“We want to be more successful at tournaments this year than last year. I think success in this area would look like a state championship as well as 10 people qualifying for nationals.”
Once you’ve gotten buy in that the goal is realistic but challenging then you might want to steer the strategies towards attendance.
“So what prevented us from achieving those numbers in the previous year?”
Inevitably, someone will mention that due to a dearth of practices or attendance, there were potential issues. At this point, you’ll want to ask what strategies could be put into place in order to increase attendance. Once suggestions start to flow in, you can then insert your own amendments. That way, by directing the conversation but not taking it over, you’ll be able to address the points you want to change and have your board members feel that their ideas are being implemented. Most minor reforms can be accomplished in this fashion. However, if you’re seeking to create a large change that affects a good portion of the organization, it may be better for you to lead to charge to demonstrate both your seriousness of intent and your willingness to take the fallout for anything that may go wrong.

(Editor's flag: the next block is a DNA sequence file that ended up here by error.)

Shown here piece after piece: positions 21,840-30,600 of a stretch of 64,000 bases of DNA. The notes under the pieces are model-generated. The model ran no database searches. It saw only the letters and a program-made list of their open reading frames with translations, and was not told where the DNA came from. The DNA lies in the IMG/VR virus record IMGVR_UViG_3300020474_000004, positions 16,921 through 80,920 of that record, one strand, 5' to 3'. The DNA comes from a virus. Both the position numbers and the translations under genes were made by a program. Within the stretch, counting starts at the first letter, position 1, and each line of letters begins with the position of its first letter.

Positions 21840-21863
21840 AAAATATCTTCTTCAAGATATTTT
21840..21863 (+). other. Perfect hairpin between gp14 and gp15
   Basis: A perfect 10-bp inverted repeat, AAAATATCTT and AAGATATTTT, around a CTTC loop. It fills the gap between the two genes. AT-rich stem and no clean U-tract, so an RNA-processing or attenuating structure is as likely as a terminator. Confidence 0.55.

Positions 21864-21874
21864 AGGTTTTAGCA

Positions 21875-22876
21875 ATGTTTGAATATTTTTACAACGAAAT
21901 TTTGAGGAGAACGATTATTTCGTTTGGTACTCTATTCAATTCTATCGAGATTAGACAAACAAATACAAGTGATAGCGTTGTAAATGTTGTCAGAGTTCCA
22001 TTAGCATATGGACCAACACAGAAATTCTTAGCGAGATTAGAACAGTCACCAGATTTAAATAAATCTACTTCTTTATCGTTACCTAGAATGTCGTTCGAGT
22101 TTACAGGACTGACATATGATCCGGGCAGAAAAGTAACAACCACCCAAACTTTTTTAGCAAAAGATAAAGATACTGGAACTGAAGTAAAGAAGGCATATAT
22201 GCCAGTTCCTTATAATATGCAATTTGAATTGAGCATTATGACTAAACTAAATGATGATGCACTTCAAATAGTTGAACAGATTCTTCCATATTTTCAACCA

Once agreements have been made on what changes are needed, it’s time to put them into action. First, you’ll need to bring all your members together to explain the change. As with your general policies, changes should be publicized and widely available. The consequences for abiding or deviating from the new policies should also be explained and coordinated with your evaluation system. As the year progresses, you’ll want to track how your change has affected the team in comparison to the previous year. This will provide you data on how best to tailor your adjustments as the year progresses. Document your findings so that subsequent leaders can benefit from your insights.